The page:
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    ABSTRACT: Objective To test whether elevated umbilical cord serum inflammatory cytokine levels predicted subsequent cerebral palsy (CP) or neurodevelopmental delay (NDD). Study Design Nested case-control analysis within a clinical trial of antenatal magnesium sulfate (MgSO4) before anticipated preterm birth (PTB) for prevention of CP, with evaluation of surviving children at the age of 2. NDD was defined as a Bayley psychomotor developmental index (PDI) and/or mental developmental index (MDI) < 70. Controls, defined as surviving children without CP and with Bayley PDI and MDI ≥ 85, were matched by race and gestational age. Cord serum was analyzed for interleukin-8 (IL-8) interleukin-1 beta (IL-1β), and tumor necrosis factor-α (TNF-α) levels. Elevated cytokine levels were defined as ≥ 75th percentile in placebo-exposed controls. Analyses compared case/control cytokine levels, adjusting for MgSO4 exposure, gestational age, race/ethnicity, and sociodemographic differences. Results Logistic regression analysis with 339 cases and 276 controls showed that elevated IL-8 and IL-1β were more common in cord blood serum from infants with subsequent low MDI as compared with controls. After adjusting for additional confounders, the significant differences were no longer evident. Cytokine levels (IL-8, IL-1β, and TNF-α) were not elevated with CP or low PDI. Conclusion Cord serum IL-8, IL-1β, and TNF-α levels in preterm infants are not associated with subsequent CP or NDD.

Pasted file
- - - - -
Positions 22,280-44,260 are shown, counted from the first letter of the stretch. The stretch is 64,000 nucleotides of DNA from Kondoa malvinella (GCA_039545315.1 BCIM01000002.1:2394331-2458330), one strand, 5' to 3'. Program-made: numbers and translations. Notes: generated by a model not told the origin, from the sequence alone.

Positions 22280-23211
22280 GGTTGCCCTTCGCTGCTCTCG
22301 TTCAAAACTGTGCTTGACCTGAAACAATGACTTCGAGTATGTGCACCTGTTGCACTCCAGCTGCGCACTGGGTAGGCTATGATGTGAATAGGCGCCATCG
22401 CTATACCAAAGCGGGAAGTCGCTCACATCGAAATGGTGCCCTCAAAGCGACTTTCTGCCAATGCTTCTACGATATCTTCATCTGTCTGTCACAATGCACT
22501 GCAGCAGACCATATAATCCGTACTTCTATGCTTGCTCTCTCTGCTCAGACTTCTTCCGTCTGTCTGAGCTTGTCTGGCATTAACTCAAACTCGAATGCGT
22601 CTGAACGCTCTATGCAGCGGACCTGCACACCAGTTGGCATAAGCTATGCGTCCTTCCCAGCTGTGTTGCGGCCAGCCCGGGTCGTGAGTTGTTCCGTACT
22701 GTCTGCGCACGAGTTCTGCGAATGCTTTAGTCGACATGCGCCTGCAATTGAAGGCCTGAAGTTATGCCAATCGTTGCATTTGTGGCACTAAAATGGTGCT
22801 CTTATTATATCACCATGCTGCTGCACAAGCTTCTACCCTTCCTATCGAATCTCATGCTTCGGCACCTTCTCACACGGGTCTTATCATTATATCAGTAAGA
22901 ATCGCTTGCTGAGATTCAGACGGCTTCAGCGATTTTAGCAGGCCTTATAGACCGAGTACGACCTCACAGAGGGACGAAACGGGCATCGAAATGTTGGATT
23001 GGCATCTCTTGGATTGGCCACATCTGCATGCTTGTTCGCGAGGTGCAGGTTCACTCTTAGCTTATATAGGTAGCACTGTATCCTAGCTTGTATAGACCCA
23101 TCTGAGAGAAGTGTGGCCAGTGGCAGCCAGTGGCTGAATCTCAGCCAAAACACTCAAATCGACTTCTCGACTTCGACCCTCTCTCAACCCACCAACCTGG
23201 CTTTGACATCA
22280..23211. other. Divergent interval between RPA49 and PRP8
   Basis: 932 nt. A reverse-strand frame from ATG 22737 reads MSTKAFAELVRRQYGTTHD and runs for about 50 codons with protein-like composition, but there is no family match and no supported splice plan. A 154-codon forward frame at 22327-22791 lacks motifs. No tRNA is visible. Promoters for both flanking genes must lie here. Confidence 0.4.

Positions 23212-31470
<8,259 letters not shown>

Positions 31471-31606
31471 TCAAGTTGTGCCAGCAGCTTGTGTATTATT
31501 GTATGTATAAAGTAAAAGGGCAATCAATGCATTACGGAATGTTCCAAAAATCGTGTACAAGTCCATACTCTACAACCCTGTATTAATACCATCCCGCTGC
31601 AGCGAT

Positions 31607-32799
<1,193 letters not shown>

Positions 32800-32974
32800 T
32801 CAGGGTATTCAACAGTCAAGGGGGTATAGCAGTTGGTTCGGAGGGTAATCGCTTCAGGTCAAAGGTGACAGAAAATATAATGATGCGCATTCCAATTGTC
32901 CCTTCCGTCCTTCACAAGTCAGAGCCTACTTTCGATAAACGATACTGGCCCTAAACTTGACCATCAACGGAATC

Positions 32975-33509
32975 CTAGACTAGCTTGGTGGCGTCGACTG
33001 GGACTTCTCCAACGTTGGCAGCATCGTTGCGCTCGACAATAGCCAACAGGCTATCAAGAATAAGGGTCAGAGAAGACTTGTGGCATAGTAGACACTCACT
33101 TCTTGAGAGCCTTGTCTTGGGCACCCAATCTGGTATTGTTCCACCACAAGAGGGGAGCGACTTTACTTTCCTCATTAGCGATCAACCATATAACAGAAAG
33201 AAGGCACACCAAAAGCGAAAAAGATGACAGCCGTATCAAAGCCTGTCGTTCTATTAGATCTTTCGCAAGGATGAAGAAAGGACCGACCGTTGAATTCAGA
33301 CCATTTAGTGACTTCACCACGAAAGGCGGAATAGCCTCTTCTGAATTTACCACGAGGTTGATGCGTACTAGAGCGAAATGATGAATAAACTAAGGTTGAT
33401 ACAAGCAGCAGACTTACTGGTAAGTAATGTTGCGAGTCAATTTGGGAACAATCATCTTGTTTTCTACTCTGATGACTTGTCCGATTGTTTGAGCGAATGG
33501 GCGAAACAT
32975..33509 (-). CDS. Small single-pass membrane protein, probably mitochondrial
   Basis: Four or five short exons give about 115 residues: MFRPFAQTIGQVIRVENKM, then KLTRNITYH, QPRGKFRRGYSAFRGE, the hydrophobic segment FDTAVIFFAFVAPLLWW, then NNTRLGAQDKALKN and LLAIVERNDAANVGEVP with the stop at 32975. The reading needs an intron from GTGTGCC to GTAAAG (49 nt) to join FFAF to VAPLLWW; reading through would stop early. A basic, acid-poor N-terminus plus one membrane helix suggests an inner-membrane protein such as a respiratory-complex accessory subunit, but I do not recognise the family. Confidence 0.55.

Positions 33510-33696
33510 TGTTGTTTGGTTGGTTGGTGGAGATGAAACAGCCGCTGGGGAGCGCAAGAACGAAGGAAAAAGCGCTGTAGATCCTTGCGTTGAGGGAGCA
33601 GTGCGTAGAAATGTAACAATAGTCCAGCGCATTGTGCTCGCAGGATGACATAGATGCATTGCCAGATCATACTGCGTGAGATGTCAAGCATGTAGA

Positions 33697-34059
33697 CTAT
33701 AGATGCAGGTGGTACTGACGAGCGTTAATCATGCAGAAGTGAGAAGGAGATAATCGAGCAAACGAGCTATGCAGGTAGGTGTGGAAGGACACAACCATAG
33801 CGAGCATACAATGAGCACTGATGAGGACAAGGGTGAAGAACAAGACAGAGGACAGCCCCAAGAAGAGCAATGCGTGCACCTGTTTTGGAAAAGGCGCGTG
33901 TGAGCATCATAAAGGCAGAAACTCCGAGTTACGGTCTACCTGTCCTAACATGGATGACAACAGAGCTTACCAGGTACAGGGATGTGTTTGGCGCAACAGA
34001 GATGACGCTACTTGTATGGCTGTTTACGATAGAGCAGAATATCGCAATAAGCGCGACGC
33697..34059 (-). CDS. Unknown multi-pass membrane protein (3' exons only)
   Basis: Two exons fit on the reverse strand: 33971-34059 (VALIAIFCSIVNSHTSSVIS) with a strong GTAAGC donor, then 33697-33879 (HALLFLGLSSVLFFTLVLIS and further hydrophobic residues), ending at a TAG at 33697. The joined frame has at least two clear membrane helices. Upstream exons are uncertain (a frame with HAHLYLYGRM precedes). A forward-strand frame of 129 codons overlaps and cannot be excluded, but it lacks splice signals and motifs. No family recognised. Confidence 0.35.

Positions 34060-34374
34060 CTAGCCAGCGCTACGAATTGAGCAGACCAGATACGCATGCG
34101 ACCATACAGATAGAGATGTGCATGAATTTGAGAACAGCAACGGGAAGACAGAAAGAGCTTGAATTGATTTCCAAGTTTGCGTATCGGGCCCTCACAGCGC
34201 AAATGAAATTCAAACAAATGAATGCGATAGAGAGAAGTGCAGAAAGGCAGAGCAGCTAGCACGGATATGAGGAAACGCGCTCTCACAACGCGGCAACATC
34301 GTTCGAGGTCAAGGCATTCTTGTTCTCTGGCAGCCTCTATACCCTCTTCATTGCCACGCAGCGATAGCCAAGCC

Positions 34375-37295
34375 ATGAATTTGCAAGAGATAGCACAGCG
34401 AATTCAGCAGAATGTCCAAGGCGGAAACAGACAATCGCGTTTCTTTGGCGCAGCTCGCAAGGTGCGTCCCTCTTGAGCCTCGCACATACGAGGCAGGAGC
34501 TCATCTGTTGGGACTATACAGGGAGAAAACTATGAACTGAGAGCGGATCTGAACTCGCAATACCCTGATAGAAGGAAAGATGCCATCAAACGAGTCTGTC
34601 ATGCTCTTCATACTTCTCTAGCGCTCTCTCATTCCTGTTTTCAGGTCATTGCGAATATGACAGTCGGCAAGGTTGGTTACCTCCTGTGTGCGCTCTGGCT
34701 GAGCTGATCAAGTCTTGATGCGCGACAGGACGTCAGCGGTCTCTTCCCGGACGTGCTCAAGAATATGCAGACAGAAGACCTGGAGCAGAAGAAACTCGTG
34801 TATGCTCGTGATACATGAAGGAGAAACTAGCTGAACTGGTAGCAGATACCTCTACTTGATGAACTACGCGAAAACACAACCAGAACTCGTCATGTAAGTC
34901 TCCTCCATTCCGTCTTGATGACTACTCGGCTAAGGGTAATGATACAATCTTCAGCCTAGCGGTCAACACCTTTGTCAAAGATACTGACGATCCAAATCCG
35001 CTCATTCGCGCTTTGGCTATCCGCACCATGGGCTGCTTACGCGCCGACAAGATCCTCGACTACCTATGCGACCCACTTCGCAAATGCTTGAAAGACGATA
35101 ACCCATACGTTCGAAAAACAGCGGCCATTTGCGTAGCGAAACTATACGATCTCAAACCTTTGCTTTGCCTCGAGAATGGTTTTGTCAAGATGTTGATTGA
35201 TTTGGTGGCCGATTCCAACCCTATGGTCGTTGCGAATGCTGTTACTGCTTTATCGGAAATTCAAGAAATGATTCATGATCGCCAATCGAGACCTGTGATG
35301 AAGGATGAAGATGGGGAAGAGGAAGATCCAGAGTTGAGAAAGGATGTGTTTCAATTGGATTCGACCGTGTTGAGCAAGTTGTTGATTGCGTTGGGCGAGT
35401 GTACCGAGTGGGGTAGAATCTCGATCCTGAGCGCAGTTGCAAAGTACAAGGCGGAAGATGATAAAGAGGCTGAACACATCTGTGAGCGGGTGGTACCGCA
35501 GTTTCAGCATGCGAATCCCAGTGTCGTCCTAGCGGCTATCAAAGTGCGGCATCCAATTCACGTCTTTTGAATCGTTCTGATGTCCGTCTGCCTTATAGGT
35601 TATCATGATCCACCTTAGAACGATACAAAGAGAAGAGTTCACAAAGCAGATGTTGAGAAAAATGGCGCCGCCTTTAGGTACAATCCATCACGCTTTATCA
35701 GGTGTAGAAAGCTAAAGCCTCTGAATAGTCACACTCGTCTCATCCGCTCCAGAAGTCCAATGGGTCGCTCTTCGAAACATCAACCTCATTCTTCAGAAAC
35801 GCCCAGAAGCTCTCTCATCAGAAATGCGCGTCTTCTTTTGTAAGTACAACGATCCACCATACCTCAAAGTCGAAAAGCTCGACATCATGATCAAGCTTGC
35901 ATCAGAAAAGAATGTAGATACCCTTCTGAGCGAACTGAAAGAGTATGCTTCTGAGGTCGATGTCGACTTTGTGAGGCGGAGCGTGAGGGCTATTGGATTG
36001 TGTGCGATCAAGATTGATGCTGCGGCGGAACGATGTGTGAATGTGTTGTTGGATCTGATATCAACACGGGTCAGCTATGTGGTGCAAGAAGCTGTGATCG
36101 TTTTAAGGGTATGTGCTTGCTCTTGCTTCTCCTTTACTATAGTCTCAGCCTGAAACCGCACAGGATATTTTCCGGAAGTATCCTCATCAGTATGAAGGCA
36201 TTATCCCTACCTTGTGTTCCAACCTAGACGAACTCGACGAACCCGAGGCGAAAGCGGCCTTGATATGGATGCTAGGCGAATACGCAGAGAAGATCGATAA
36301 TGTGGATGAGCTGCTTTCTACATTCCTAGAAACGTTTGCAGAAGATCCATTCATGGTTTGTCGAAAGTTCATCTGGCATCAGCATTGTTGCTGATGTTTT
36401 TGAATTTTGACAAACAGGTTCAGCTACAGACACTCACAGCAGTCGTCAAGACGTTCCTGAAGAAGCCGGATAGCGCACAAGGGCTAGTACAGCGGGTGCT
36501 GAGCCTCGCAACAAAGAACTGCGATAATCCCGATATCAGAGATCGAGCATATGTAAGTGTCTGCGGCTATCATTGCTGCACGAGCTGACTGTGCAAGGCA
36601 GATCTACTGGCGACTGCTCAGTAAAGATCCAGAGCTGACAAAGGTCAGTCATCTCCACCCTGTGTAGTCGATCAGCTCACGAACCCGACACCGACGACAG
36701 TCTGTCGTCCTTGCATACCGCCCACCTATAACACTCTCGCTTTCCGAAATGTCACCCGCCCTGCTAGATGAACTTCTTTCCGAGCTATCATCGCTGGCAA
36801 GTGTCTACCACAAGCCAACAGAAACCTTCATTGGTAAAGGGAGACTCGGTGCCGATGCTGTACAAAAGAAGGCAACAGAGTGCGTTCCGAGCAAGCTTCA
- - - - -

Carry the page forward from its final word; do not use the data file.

American Journal of Perinatology 06/2014; DOI:10.1055/s-0034-1376185 · 1.57 Impact Factor
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    BJOG An International Journal of Obstetrics & Gynaecology 06/2014; 121(11). DOI:10.1111/1471-0528.12878 · 3.76 Impact Factor